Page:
The Age of Deca­dence: Bri­tain 1880 to 1914

By Si­mon Hef­fer

Who Do You Think You Are? Magazine - - REVIEWS -

Ran­dom House Books, 912 pages, £30 Si­mon Hef­fer’s new book is a so­cial, po­lit­i­cal and cul­tural his­tory of late Vic­to­rian and Ed­war­dian Bri­tain, care­fully ex­am­in­ing the con­tra­dic­tions of the pe­riod. While the mid­dle classes were on the rise and there was an in­crease in leisure time for skilled work­ers, con­di­tions had changed lit­tle for the ab­ject poor since the be­gin­ning of Vic­to­ria’s reign. For the aris­toc­racy, a se­ries of high-pro­file scan­dals be­gan to re­duce their in­flu­ence in so­ci­ety.

The story is told through the key politi­cians and per­son­al­i­ties of the day from Gladstone, Asquith and Churchill through to Wilde, Shaw and Mrs Pankhurst. There’s lots of de­tail about the machi­na­tions of gov­ern­ment be­hind key is­sues such as Home Rule, and if you’re more in­ter­ested in the lives of or­di­nary peo­ple, it may not be the book for you.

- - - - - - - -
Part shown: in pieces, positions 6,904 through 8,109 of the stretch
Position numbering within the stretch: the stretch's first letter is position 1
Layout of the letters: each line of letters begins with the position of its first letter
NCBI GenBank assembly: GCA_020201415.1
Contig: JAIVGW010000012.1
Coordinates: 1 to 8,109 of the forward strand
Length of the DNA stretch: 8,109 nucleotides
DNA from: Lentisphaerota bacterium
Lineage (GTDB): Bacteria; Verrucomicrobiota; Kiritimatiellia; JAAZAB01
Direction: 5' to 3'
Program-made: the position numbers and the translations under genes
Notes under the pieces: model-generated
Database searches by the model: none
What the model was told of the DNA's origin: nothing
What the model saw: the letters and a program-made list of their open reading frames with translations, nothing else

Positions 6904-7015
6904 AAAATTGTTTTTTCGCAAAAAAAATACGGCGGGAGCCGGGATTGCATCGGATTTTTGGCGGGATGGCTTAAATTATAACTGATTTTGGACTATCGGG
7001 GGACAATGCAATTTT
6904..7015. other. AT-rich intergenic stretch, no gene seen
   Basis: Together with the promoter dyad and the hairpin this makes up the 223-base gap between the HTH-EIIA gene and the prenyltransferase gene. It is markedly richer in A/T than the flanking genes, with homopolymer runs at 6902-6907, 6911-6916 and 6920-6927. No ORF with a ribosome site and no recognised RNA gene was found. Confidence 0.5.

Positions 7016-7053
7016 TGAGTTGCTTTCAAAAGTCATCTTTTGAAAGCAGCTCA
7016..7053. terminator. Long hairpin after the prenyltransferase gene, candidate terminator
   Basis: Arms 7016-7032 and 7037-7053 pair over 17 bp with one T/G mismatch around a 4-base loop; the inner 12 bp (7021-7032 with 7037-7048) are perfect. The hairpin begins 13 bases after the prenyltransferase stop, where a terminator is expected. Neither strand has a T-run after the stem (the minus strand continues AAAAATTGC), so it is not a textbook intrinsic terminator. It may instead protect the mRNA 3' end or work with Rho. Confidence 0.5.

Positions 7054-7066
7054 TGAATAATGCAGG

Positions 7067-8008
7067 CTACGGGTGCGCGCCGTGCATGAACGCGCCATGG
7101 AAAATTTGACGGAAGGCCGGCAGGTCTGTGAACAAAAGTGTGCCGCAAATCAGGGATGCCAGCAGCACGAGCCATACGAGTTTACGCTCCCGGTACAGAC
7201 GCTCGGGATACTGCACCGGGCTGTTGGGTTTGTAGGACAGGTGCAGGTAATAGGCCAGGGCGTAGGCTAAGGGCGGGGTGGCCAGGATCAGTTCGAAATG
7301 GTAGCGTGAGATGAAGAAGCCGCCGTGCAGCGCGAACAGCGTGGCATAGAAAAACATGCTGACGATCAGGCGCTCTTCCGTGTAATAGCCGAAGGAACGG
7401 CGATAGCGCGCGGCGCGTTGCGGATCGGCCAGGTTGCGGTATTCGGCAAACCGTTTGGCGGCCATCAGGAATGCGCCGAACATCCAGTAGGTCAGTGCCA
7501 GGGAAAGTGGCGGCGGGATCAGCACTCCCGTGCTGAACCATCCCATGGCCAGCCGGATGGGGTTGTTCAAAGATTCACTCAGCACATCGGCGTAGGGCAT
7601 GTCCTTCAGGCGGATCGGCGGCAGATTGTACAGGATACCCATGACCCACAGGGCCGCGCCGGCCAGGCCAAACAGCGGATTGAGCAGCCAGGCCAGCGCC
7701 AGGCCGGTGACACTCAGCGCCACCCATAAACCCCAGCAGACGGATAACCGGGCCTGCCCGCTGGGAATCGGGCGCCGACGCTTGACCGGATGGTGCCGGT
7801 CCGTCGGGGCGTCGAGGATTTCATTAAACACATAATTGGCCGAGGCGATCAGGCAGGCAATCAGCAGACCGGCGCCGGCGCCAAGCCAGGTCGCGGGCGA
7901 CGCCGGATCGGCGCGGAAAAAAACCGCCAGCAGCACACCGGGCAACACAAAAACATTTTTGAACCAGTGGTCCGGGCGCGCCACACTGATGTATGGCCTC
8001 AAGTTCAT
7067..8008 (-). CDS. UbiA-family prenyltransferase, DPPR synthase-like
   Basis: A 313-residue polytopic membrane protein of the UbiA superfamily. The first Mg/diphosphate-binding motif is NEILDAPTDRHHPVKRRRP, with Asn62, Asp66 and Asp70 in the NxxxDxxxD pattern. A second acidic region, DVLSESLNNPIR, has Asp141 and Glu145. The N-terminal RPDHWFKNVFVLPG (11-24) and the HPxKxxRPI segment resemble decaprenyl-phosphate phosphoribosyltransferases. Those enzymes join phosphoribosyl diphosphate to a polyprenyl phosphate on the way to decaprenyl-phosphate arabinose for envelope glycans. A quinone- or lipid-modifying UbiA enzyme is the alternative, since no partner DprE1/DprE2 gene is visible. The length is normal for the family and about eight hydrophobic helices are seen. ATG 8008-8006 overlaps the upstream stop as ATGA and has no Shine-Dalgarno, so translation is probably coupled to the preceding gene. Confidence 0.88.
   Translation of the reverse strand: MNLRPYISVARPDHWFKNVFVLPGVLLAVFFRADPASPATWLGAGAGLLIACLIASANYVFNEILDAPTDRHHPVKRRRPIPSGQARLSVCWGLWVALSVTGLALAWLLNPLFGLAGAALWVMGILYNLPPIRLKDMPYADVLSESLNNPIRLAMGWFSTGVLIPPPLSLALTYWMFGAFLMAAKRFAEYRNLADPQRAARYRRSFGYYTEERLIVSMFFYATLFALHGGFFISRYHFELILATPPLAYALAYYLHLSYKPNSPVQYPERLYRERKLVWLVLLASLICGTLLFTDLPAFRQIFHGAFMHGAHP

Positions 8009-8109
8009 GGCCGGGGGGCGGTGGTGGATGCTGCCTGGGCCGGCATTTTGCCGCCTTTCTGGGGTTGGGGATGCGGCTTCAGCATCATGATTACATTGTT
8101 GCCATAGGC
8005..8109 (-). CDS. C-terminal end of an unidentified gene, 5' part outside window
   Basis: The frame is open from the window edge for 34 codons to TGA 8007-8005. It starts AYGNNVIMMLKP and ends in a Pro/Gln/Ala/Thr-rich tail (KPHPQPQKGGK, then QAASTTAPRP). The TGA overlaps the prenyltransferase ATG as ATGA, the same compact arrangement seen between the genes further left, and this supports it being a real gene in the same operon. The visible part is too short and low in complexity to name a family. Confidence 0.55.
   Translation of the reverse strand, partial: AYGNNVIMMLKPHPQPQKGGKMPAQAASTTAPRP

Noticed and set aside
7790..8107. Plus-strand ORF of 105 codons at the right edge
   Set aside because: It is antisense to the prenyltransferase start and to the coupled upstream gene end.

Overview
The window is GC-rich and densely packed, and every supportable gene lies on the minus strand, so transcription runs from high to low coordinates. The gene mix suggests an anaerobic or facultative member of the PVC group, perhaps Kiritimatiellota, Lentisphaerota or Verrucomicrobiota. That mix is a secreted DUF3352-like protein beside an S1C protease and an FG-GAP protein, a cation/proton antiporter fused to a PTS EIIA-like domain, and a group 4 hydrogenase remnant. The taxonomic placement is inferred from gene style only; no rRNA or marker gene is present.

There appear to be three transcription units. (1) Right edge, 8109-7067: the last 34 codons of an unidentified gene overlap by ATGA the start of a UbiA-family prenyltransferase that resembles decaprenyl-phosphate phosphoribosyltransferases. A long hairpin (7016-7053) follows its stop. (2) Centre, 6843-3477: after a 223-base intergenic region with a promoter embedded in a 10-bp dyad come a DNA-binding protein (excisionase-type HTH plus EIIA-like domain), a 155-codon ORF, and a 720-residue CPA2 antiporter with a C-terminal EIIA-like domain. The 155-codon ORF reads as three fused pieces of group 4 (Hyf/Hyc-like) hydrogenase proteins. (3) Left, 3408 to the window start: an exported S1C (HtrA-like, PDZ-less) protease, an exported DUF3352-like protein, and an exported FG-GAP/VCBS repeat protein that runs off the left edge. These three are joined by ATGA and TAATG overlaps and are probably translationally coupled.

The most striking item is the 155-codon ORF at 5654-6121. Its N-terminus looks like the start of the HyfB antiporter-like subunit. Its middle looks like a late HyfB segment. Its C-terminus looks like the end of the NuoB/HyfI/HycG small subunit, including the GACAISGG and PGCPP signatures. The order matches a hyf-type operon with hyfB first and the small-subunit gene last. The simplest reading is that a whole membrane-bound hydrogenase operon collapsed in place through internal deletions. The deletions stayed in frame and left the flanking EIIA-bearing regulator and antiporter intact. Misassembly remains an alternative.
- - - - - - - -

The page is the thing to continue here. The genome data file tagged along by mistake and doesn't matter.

But if you’ve ever won­dered how re­forms such as old age pen­sions and uni­ver­sal ed­u­ca­tion came about, this book will tell you – and much more be­sides. For ex­am­ple, there are some in­ter­est­ing chap­ters on the be­gin­nings of pro­tec­tion for chil­dren, women’s rights and hous­ing re­forms. At 900 pages, the book is a weighty tome but it is highly read­able and, with its com­pre­hen­sive in­dex, easy to dip into. Michelle Higgs is an au­thor spe­cial­is­ing in so­cial his­tory and fam­ily his­tory

The Home Rule de­bate of 1912

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